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The GOP’s Nasty Breakup With Big Business

Republicans need a new boogeyman to motivate their voters for the midterms, and companies taking sides on social issues could be just the ticket.

Republican Senate Leader Mitch McConnell’s statement on Monday threatening corporations who get involved in political issues like Georgia’s recently-passed election law rings a bit hollow. After all, it’s hard to see a party that’s been committed to tax cuts and deregulation for decades doing anything that harms corporate interests in a meaningful way. But the response of some GOP elected officials to the recent actions of Delta Air Lines Inc. and Major League Baseball shows how corporate activism is animating the conservative base. With Republicans searching for an issue to run on in the 2022 elections in key states like Georgia, they may have found their boogeyman.

It’s not worth spending much time hashing out why the party that made a large corporate tax cut its signature piece of legislation under President Donald Trump, and which is blasting Democrats’ plan to raise the tax rate again, isn’t currently in a position to demonize corporations. The numbers in the Republican congressional caucus to pursue any actions aren’t there right now, nor will they be there after the 2022 elections. It takes time for Congress to turn over, particularly when the issue has been the economic centerpiece of a party for decades.

But last week felt like a watershed moment in the relationship between the Republican Party and corporations that neither side fully understands yet — and which could turn into a central issue for Republicans campaigning in the midterms. In a press conference last week, Georgia Republican Governor Brian Kemp, up for re-election in 2022, defended the state’s new election law, saying the backlash was “worth the boycotts” and that he would “not be backing down from this fight.” Texas Republican Governor Greg Abbott, who’s also up for re-election in 2022, sided with Kemp when he said on Monday that the state would not seek to host the Major League Baseball All-Star Game following the league’s announcement that it would be moving the game from Atlanta, where it was originally scheduled to be played.

There have been signs over the past several years that Republicans were getting aggravated by big companies, following the lead of then-President Trump, who would complain about the media, or Amazon.com Inc., or whoever else he felt like tweeting about at a particular moment. One of the more interesting examples of this happened last month when Florida Senator Marco Rubio expressed sympathy with Amazon workers’ efforts to unionize in Alabama — not because of a change of heart on labor organizing, but because of the perceived progressive activism of the company on cultural issues.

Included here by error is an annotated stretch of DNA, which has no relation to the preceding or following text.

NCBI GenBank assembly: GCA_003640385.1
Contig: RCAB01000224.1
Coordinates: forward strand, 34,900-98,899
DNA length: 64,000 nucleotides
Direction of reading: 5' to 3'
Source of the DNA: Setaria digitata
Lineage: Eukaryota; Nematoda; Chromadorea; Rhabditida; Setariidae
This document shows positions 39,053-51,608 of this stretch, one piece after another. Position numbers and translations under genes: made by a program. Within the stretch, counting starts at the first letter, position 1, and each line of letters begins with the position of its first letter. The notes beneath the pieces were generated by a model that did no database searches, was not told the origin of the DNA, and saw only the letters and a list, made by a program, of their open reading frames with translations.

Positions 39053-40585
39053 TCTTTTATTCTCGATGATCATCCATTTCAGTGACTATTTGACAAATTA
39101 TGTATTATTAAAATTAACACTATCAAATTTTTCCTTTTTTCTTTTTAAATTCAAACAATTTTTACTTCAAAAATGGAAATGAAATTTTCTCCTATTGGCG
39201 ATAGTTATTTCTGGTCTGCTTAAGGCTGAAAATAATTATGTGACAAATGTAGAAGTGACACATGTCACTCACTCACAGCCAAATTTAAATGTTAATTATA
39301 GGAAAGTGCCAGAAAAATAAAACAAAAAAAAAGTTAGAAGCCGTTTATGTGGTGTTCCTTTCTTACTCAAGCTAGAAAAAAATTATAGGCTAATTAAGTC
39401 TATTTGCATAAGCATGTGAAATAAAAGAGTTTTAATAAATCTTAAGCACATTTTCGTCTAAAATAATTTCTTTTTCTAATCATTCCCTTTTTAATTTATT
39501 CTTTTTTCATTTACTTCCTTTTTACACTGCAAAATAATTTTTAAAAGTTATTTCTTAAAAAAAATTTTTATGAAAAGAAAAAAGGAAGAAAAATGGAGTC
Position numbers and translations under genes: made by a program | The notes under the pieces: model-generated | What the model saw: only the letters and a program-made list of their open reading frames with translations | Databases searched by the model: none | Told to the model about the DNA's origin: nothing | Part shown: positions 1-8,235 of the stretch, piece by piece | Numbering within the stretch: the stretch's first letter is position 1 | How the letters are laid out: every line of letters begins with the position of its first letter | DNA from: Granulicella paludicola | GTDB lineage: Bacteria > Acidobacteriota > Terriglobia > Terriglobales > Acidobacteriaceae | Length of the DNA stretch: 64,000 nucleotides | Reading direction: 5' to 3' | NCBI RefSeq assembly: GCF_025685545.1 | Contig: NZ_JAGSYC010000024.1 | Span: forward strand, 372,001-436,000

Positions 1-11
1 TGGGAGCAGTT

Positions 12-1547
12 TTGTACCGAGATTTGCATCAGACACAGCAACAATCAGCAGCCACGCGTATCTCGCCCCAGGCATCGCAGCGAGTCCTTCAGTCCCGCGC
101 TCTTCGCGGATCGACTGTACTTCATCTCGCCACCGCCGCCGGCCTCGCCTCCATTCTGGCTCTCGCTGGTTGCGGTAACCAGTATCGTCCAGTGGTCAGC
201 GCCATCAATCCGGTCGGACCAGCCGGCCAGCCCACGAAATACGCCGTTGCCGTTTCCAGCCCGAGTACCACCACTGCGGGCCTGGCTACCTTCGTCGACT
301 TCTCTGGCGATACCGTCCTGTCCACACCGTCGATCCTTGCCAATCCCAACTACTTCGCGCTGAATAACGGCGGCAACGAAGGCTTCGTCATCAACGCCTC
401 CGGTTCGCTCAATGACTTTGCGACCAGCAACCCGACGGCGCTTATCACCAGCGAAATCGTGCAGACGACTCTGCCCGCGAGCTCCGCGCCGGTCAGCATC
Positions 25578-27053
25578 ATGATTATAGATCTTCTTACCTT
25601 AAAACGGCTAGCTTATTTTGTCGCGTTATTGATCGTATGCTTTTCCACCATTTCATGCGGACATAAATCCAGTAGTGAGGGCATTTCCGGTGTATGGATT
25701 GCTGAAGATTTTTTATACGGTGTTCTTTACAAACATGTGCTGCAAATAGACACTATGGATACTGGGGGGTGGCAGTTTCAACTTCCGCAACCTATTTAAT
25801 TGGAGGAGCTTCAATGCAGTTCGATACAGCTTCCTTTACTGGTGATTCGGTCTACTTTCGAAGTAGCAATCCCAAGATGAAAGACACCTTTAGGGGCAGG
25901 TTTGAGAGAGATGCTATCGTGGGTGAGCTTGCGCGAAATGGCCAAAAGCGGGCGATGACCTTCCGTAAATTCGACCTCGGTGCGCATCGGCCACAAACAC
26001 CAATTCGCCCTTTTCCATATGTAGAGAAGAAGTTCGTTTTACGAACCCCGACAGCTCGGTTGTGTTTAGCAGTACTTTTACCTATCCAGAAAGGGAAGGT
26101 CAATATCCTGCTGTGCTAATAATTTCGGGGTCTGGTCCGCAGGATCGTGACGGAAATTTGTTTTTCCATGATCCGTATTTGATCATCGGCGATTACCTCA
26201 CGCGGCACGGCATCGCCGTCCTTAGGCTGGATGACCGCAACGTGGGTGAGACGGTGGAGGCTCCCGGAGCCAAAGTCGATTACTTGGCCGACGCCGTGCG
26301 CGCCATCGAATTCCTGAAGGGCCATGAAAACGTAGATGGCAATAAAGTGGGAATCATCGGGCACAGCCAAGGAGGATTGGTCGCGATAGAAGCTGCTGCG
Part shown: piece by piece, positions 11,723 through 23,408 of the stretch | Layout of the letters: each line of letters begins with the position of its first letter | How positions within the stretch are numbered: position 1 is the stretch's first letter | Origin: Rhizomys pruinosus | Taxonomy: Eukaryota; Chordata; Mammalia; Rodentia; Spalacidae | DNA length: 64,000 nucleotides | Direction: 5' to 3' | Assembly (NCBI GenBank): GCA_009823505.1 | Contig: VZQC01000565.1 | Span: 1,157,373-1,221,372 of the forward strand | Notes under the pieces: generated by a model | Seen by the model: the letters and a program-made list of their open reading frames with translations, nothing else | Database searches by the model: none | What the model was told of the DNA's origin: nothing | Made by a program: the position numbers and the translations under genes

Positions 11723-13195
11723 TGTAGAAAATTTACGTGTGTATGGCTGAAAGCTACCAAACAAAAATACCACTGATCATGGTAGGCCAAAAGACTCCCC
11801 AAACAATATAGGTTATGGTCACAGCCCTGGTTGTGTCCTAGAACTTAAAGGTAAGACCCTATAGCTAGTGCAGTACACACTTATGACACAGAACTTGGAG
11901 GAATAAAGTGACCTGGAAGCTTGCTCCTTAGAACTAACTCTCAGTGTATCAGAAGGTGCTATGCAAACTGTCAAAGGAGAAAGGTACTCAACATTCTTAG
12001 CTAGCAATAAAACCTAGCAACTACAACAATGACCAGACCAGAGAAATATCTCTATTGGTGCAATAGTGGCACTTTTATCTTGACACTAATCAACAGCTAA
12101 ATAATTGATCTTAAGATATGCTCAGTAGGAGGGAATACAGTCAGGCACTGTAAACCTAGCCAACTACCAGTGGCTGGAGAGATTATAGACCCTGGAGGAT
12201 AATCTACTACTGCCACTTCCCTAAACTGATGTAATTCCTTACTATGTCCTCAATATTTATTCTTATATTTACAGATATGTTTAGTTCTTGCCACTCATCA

We’ve also seen Republicans get charged up by mini news cycles involving the Potato Head toy and Dr. Seuss books, which have been providing outlets for outrage in a way that President Joe Biden has largely managed to avoid. To some extent this battle against “cancel culture” feels like the fight they want right now.

And it could have ramifications in the 2022 elections should Republican candidates run on the issue. At this point it wouldn’t be surprising if, instead of focusing on his Democratic opponent, Senator Raphael Warnock, the Georgia Republican Senate nominee ran against Major League Baseball, Delta Air Lines, Coca-Cola Co. or any other local or national business interest that’s perceived as being on the “other side.” Meanwhile, Warnock’s campaign message might be that voter suppression is bad for business, and that Democrats are the better choice for both civil rights and business interests. In Georgia, where the Republican party has prided itself for years on being the number one state for business, it would be a sea change.

In the last two midterm elections after a newly elected president, there’s been a theme aimed at motivating an emotional part of the electorate. In 2010 it was a Tea Party faction animated by opposition to then-President Obama and the Affordable Care Act. In 2018 it was college-educated and suburban voters united by their opposition to Trump. It’s early, but at the moment it looks like 2022 might be Trump’s base mobilizing against corporate interests that are siding against them in cultural and political fights.

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